beach tablet
394 days ago

In online travel booking, mobile isn’t all mobile

NB: This is a guest article by Kurt Heinemann, chief marketing officer at Monetate.

Consumers use smartphones and tablets in markedly different ways when researching and booking travel. So, therefore, separate strategies are needed to play to the distinct usages of each device.

It’s no secret that booking via smartphone and tablets is increasing every quarter. In a survey by eMarketer in 2012, 62% of consumers who booked travel online made at least one purchase via smartphone or tablet.

However, it’s important to make the point that smartphone and tablet should not be grouped together as “mobile”. The two devices have different use profiles and should be approached with distinct strategies.

When it comes to travel, pull smartphones in case of emergency

Let’s look at the smartphone usage. The smartphone is the mobile-in-the-world, last-minute device. Recent research suggests that customers are less likely to complete a transaction on a smartphone than on a PC or tablet.

However, when travelers do book with a smartphone, it’s overwhelmingly for a last-minute hotel booking.

Therefore the smartphone is largely transactional, and a great tool for booking when the traveler is already on the road, needs connectivity, and wants to, for example, extend a stay or change hotels.

Tablets are a replacement for the desktop/laptop

Tablets are different when it comes to travel research and booking. A mobile-in-the-home device (think couchsurfing), the tablet is great for browsing and research.

While smartphones are impulse, emergency or on-a-whim devices, travelers tend to use the tablet similar to the way they use the PC or desktop ‑ for research, trip planning and booking ahead.

And given that 70% of casual travel purchases start with a search, travel sites need to display a form factor that allows the user to easily research, book on and interact with the site using a tablet.

Align your strategy to play to a device’s primary usage

Now that we’ve established the clear difference between tablet and smartphone usage and intent when it comes to online travel booking, what can hospitality sites take from these behavior trends?

It’s important to understand the traveler’s intent and allow design to follow function.

Key considerations for smartphone and tablet strategies:

1. Smartphone sites should be simple and transaction-friendly

Travel brands should adapt the smartphone experience for the traveler who is on the road, making the site transaction-friendly with easy access to reservation information.

Whether you decide on a mobile site or responsive design strategy, take into account that the smartphone travel user needs information quickly.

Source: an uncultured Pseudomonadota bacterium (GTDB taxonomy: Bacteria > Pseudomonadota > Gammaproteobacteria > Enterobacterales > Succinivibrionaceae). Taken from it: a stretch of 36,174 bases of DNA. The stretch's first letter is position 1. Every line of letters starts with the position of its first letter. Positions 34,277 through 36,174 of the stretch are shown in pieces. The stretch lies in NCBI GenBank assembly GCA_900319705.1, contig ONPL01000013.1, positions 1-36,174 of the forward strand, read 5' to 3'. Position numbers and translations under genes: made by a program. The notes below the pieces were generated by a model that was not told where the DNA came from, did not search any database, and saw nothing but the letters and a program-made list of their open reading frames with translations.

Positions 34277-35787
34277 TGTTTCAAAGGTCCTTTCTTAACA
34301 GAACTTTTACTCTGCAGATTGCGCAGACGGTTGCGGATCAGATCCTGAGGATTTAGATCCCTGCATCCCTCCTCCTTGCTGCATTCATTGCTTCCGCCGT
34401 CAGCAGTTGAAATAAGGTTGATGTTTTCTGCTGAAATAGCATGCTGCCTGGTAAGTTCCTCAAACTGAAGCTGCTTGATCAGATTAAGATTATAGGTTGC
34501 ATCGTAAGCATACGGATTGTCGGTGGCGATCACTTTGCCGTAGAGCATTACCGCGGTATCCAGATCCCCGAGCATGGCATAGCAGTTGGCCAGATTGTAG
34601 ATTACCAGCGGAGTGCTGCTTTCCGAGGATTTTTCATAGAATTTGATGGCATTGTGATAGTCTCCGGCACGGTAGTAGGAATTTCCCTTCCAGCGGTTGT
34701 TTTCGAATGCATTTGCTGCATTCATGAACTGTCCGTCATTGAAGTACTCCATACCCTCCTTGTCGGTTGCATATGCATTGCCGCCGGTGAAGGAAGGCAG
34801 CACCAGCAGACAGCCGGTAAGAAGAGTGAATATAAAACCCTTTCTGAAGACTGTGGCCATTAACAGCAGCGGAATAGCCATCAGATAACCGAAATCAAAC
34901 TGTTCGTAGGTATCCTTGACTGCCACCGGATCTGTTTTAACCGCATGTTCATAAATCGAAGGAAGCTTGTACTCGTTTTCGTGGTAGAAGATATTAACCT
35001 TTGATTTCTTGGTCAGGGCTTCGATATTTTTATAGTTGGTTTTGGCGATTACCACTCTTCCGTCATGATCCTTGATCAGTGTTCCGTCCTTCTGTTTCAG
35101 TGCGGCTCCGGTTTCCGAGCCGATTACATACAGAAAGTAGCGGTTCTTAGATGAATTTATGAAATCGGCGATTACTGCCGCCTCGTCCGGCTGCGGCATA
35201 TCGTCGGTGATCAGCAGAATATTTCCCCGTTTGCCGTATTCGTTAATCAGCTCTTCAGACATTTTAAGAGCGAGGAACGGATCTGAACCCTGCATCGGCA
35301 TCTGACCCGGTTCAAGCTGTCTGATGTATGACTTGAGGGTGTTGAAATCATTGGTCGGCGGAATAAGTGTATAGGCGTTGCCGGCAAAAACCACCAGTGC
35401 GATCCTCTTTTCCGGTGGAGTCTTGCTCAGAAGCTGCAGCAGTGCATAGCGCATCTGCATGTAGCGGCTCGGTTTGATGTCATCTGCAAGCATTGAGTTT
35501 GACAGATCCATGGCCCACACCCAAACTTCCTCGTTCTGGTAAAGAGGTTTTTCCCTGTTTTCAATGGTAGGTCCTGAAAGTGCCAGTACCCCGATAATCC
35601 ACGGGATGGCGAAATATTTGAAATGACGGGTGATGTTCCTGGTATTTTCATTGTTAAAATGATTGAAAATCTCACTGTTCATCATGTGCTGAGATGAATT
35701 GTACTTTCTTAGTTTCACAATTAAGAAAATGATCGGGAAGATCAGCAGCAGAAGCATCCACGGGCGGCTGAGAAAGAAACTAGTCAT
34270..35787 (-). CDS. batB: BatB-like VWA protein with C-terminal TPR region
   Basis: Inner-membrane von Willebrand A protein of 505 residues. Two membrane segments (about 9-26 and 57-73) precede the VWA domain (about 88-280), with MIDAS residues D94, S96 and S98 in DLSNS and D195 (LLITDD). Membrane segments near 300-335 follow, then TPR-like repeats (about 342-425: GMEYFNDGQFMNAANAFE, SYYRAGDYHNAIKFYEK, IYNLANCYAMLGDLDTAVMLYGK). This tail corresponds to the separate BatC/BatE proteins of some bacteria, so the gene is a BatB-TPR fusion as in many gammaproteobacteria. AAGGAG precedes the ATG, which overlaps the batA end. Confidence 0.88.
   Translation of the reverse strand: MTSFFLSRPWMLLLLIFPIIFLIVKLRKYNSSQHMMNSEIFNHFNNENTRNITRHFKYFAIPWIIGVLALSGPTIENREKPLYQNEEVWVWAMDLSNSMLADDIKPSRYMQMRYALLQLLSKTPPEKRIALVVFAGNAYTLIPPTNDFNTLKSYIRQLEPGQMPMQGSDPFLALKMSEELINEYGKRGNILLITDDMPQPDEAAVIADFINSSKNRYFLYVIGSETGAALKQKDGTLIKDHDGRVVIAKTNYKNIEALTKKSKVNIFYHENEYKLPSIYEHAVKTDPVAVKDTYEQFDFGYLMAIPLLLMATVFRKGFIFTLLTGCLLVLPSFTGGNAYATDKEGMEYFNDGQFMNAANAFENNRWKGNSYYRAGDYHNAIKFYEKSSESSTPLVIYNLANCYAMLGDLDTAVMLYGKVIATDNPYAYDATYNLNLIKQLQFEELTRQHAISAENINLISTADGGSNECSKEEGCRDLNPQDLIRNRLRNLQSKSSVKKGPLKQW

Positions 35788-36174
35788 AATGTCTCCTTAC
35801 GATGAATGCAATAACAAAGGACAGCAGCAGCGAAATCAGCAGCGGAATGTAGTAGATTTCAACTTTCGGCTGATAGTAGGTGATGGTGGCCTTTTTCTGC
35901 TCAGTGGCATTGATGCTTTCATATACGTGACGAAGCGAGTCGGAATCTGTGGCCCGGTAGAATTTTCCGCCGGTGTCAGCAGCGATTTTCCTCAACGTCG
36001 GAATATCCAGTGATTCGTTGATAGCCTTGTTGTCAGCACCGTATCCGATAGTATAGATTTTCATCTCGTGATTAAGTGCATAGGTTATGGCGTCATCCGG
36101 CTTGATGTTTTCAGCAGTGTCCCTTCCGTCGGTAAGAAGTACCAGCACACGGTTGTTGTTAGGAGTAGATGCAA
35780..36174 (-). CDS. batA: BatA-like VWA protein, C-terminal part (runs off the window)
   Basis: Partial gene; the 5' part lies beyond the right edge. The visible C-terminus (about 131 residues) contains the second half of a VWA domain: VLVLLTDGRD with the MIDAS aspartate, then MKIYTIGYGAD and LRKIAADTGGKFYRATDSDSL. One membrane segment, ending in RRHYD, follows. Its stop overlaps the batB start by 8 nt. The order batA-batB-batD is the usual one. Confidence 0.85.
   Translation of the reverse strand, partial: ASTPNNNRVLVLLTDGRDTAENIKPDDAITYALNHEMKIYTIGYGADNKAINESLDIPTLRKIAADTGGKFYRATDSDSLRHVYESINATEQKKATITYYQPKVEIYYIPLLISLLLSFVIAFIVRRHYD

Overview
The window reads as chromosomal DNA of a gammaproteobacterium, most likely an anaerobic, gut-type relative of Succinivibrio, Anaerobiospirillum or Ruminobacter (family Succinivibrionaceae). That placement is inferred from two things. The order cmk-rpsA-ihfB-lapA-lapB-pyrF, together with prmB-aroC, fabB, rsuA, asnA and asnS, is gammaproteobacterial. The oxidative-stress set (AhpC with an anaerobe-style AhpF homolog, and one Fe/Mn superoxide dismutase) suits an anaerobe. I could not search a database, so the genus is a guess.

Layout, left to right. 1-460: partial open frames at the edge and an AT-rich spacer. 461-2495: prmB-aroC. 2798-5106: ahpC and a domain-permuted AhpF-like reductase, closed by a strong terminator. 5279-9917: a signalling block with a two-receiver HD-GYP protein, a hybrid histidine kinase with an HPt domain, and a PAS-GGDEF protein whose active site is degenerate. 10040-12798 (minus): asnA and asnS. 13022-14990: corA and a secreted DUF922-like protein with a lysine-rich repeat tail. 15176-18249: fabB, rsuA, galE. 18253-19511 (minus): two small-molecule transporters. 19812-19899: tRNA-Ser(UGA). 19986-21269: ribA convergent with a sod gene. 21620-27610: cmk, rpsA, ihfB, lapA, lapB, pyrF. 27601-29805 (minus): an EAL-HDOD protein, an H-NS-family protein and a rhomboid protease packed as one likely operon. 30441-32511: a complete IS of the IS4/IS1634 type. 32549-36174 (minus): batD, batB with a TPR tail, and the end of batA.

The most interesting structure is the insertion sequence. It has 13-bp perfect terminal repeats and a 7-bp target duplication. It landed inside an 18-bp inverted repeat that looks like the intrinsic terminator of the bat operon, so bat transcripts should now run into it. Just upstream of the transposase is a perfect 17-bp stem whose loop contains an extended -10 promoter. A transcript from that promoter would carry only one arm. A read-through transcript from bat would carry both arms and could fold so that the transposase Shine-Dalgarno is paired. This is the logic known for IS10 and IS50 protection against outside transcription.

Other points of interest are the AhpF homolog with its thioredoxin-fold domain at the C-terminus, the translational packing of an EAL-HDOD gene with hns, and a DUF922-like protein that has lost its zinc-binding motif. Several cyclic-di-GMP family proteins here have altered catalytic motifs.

Resist the urge to crowd the homepage with extraneous information better suited to the tablet and PC experience.

2. Focus tablet strategy on formatting

While the smartphone is used for on-the-fly booking, the increasingly popular tablet is both a research and booking device, essentially used as a portable (not “mobile”) desktop/laptop.

Your tablet strategy site therefore should make it easy to research and book, with formatting as a priority. Consider the touchscreen nature, and make buttons bigger and navigation swipe friendly.

While the smartphone strategy should be simple and transactional, the tablet site is a place to provide additional information on trip upgrades and add-ons.

On a sidenote: travel brands should take advantage of the “second screen” nature of the iPad and other tablets by closely aligning television advertising and the online channel.

It’s easier than ever for a potential traveler to respond immediately to a broadcast ad, turning a research event into an immediate purchase event.

3. Web first, apps second

Whether booking from smartphones or tablets, business or pleasure, hotel reservations or plane tickets, travelers across the spectrum prefer to book via a web browser rather than an app according Google’s annual Traveler’s Road to Decision study.

While apps can be great for a brand’s most loyal members, travel brands should play to the universal access of the web and focus on site usability first, apps second.

4. No matter the device – make the experience relevant and contextual

While the aforementioned usability trends should help you understand the different uses for tablets and smartphones when booking travel, it’s critically important that you get to know your customer and create a real-time, relevant experience.

  • Are they business or leisure travelers?
  • Do they use tablets or mini-tablets?

Use the data you collect to tailor the site experience for your customers’ preferences, and you’ll develop a more loyal customer base that interacts with your brands consistently and across all channels and devices.